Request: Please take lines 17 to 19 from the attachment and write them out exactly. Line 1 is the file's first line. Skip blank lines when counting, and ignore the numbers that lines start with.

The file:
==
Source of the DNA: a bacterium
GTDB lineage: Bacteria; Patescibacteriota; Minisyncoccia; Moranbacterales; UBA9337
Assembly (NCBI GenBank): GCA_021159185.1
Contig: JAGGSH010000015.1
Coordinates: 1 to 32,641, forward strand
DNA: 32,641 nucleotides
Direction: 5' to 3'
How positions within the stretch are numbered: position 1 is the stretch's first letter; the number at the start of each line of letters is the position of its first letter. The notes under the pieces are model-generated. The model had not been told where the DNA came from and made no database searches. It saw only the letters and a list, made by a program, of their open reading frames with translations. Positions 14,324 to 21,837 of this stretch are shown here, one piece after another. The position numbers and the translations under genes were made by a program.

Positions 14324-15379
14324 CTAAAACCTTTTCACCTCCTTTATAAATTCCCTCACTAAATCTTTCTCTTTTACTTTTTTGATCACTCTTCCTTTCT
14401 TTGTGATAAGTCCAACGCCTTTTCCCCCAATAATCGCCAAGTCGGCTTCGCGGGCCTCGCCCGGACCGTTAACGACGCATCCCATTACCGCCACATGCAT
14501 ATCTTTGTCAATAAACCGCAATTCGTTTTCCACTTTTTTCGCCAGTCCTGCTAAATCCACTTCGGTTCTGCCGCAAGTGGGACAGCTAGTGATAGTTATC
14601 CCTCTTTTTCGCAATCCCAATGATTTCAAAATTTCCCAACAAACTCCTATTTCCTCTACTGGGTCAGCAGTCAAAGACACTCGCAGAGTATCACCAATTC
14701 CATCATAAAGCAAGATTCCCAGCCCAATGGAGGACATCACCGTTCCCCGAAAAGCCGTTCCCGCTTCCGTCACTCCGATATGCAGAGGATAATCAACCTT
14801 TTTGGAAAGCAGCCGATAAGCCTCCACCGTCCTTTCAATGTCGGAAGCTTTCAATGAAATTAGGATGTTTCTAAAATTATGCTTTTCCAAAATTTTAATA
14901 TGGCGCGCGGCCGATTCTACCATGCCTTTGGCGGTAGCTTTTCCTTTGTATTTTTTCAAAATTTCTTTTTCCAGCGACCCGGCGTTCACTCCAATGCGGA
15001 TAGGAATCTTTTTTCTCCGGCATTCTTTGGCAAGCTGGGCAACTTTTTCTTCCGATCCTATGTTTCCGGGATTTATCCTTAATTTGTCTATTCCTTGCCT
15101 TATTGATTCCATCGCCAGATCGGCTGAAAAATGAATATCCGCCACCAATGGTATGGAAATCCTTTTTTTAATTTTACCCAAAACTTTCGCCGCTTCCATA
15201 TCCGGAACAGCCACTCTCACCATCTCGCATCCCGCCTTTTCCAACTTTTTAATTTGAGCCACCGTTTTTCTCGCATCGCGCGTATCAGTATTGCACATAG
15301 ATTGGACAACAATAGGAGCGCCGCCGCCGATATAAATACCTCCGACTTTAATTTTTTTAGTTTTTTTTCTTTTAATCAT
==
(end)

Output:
15001 TAGGAATCTTTTTTCTCCGGCATTCTTTGGCAAGCTGGGCAACTTTTTCTTCCGATCCTATGTTTCCGGGATTTATCCTTAATTTGTCTATTCCTTGCCT
15101 TATTGATTCCATCGCCAGATCGGCTGAAAAATGAATATCCGCCACCAATGGTATGGAAATCCTTTTTTTAATTTTACCCAAAACTTTCGCCGCTTCCATA
15201 TCCGGAACAGCCACTCTCACCATCTCGCATCCCGCCTTTTCCAACTTTTTAATTTGAGCCACCGTTTTTCTCGCATCGCGCGTATCAGTATTGCACATAG